“What we were trying to do was give people permission to fail,” explained Hall. “We wanted them to become more comfortable with failure, because if they’re going to be great innovators, they have to fail.”

In feedback following the experiment in failure (which Hall admitted took six years for the university to approve), students said they had become much more comfortable dealing with the unknown.

“If you’re going to be a great designer, you have to deal with the unknown. Because if you know where you’re going, it’s not innovative: someone’s been there before,” said Hall.

Safety first

The other recurring theme of this year’s event was the role of design in ensuring safety. Nowhere is this more true than in space and at sea.

“A cosmonaut is always working, from the moment they wake up until they go to sleep. How things looks and how convenient they are secondary to safety,” said Serov.

Hall presented a practical case that a team of researchers from the Royal College of Art had worked on to improve the safety of ship pilots, whose job is to leave their port in a small boat and then transfer from that boat onto a large ship by climbing up a narrow ladder – often in rough seas – in order to bring the larger ship safely into port.

One in 100,000 ship-to-ship transfers results in an accident in the U.K. alone in just one port, according to Hall, and these can often be fatal, as the pilot gets crushed between the two vessels, or falls from the ladder onto the smaller vessel or into rough seas.

Professor Ashley Hall of the Royal College of Arts in London presented a practical case in which students created new designs for a ship's ladder to improve safety standards for ship pilots. Photo: Sk.ru.

As part of a project aimed at generating new lifesaving design solutions at sea and on rivers funded by Lloyds Register Foundation, a U.K. charity that aims to protect life and property, a team of researchers and students from the Royal College of Art turned their attention to the ship’s ladder.

“The ship’s ladder is made of wood and rope, it hasn’t changed in 300 years,” said Hall, adding that 40 percent of accidents in ship-to-ship transfers occur because the ladder breaks or becomes detached from the ship.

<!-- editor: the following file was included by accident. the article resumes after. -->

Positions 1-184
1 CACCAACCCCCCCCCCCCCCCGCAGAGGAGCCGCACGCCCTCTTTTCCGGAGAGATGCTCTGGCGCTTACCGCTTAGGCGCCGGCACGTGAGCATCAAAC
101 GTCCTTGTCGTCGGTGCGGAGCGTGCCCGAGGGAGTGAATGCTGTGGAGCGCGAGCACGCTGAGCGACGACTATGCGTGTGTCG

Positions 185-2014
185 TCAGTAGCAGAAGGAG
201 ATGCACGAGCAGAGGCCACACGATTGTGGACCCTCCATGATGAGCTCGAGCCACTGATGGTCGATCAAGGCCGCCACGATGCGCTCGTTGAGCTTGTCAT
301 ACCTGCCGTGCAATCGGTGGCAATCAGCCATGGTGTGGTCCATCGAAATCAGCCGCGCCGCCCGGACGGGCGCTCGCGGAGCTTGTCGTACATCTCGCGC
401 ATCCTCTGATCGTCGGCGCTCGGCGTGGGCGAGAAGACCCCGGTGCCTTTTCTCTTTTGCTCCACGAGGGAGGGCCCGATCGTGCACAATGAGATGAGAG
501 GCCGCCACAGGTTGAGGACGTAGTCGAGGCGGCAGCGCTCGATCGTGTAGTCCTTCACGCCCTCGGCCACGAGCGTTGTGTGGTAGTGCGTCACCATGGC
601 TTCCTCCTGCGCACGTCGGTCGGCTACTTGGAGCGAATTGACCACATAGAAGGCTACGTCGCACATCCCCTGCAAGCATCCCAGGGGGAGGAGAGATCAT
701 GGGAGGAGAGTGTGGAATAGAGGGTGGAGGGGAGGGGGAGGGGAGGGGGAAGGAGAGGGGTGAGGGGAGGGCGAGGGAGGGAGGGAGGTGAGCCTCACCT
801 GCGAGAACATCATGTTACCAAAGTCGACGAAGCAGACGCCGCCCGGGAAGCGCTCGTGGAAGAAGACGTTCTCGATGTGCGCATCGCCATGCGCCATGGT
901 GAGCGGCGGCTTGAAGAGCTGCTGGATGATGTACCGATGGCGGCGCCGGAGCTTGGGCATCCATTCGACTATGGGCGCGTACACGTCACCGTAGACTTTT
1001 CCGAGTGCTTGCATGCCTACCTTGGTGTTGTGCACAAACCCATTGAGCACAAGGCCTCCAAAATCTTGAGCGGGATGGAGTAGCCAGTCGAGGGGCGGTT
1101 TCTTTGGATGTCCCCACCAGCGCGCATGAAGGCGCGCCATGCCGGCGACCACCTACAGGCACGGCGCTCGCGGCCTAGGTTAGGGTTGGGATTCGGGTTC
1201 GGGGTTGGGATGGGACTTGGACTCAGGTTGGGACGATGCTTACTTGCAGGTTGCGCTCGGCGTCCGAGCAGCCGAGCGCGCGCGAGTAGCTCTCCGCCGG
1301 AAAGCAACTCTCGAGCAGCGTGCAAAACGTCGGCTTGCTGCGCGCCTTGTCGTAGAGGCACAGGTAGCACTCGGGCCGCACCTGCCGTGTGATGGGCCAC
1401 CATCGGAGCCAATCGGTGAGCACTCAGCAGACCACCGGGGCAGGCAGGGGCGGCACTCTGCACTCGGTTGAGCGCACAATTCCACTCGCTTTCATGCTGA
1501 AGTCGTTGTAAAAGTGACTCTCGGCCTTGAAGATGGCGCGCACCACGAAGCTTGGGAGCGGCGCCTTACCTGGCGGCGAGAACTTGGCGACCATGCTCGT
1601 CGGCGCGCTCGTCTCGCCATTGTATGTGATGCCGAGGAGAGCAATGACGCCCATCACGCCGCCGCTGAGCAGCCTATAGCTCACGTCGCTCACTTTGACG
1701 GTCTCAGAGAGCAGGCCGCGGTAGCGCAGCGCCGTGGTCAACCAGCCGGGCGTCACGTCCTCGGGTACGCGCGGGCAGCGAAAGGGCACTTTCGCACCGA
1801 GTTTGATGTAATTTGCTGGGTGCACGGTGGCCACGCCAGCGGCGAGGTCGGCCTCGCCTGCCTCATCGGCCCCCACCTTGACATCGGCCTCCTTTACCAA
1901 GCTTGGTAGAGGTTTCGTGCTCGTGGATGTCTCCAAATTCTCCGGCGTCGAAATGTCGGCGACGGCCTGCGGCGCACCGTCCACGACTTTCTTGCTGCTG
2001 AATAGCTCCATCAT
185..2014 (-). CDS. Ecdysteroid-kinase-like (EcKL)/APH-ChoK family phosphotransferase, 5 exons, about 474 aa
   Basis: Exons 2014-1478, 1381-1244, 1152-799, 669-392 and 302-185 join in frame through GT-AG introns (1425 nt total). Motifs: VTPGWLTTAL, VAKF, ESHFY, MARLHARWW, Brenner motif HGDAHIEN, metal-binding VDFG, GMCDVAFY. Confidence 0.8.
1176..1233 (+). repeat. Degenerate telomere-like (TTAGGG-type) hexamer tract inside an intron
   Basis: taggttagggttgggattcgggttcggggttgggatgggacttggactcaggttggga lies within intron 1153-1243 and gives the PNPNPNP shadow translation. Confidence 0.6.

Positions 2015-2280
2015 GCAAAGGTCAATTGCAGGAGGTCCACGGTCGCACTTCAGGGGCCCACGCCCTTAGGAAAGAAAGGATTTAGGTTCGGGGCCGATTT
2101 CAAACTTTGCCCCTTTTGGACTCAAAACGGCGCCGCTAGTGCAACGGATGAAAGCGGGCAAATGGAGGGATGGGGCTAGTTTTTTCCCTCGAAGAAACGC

The interdisciplinary teams of postgrads came up with ideas including a 3D printed ladder made from advanced polymers and composites, making it very strong but at the same time light and easy to move. A prototype is currently being built, said Hall.

As part of the same Lloyd’s Register Foundation challenge, the students joined forces with the Royal National Lifeboat Institution to look at improving safety on the River Thames. One of the results was Ellys, a robot inspired by a (non-stinging) jellyfish. Powered by the tide and sunlight, Ellys can detect the vibrations of a person falling into the water and reach them in two minutes, if enough robots are located along the river. It will also alert other robots to come and join it, where they inflate to act as a flotation device, emit heat to stave off hypothermia and light up to guide the lifeboat to the person. A full-size version has already been built and is currently being tested, said Hall.

 "If you know where you’re going, it’s not innovative: someone’s been there before," says Hall of the importance of teaching students to embrace the unknown. Photo: Sk.ru.

Practical application

For Hall, it is crucial that designs can be implemented in real life in the industries for which they are created.

“We want to work in the world with real people, and make a real difference with tangible design impact,” he told the event at the Skolkovo Technopark.

But in implementing industrial design in real life, there is another factor that must be taken into account: human nature and different cultures and attitudes.

“Behaviour is another challenge faced by design for safety,” said Hall.

The ship pilot industry, for example, is dominated by what the professor refers to as “grandfathering:” the attitude that “if my grandfather did it this way, then so can I,” which makes people resistant to change.

“Design needs to take into account behaviour and very complicated environments that keep changing,” said Hall.

“The weather changes, people’s behaviour changes, technology changes, and we also need to take into account people’s culture: in different parts of the world, people behave in different ways in relation to danger and safety.”